Monday, January 1, 2018

Get Out Uses Wide Shots for Hightened Suspense and Emotional Distance

Early in Get Out, a young interracial couple discuss Chris's (Daniel Kaluuya) introduction to Rose's (Allison Williams) parents. Rose reveals that she has not yet told her parents that Chris is black. Despite Rose thinking the matter unimportant, Chris worries. How will Rose's white parents react to him being black?

Allison Williams of Get Out.

Daniel Kaluuya of Get Out.

This scene establishes some initial suspense. Because Chris is worried, we too are worried. Like him, we grow anxious to see the look on the parent's faces.

Yet filmmaker Jordan Peele denies us this opportunity. The entire initial meeting with the parents is a single long take, framed in a wide shot. So wide that we can't see the look on anyone's faces.

Chris and Rose arrive by car, exit, then go up to the front door. The door opens and the parents emerge from the house. We hear warm greetings and see hugs, but we can't see the expressions on anyone's faces.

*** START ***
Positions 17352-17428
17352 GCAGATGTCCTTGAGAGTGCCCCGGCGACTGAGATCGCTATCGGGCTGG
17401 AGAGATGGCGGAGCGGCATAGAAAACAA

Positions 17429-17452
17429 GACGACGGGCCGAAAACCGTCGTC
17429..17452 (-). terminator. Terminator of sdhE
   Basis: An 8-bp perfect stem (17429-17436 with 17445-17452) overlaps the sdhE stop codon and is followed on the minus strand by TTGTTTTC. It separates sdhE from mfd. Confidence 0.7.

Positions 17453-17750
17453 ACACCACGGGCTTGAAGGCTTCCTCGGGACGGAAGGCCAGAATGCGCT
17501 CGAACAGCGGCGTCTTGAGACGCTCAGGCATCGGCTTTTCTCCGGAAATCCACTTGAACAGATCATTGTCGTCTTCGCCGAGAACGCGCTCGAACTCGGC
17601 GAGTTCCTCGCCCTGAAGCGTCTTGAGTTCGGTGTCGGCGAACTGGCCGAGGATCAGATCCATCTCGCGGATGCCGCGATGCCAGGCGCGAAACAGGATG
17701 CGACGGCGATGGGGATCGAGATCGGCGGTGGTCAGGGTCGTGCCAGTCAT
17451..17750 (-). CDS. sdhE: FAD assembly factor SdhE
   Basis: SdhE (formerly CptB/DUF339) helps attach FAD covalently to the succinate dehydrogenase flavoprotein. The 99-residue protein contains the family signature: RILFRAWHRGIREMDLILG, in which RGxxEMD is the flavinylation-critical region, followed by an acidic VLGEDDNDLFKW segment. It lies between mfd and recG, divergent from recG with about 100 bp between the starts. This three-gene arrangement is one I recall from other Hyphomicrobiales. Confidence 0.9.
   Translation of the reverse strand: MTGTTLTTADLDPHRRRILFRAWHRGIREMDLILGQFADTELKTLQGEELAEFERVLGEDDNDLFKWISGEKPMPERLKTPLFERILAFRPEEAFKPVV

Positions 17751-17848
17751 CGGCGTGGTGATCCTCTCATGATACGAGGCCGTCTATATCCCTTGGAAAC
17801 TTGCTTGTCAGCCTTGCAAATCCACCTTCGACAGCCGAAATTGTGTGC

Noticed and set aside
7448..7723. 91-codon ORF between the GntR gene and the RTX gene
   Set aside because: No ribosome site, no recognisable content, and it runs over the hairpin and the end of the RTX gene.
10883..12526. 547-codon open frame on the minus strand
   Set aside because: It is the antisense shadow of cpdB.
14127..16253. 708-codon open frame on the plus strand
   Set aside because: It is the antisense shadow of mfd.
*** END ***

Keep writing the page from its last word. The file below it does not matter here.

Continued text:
This wide shot is a small thing, yet it's noteworthy. The parents likely had warm and welcoming expressions when they first saw Chris. Their voices sounded friendly. Yet by preventing us from seeing their expressions, by extending the moment until we get inside the house, Peele injects more suspense and tension into the scene than it might otherwise have had.

But before taking us inside the house, Peele further increases our suspense by widening his exterior shot, until we see a black man staring at the house. We don't know why he is there, but his presence, and the darkening music, suggest that all is not well inside.

Peele continues using wide shots inside the house to emotionally distance us from the parents, only slowly drawing closer to them. It's how the wary Chris might feel, only slowly growing to trust the parents' outward display of liberal acceptance.

Our first closeup in this critical "meet the parents" scene is of the young couple, listening to the father (Bradley Whitford) speaking. This further bonds us with the couple, so that we see and feel events from their perspective.

Bradley Whitford.

Catherine Keener.

Only after we are bonded with the couple do we get our first close look at the parents' friendly faces. Friendly -- or trying to hard? Either way, that we now see the parents in closeup suggests that Chris is finally allowing himself to be drawn in and trust them. Or at least, to give them the benefit of the doubt.


For more information on framing shots in horror films, see Horror Film Aesthetics: Creating the Visual Language of Fear. This blog represents a continuing discussion of my views on horror, picking up from where the book left off.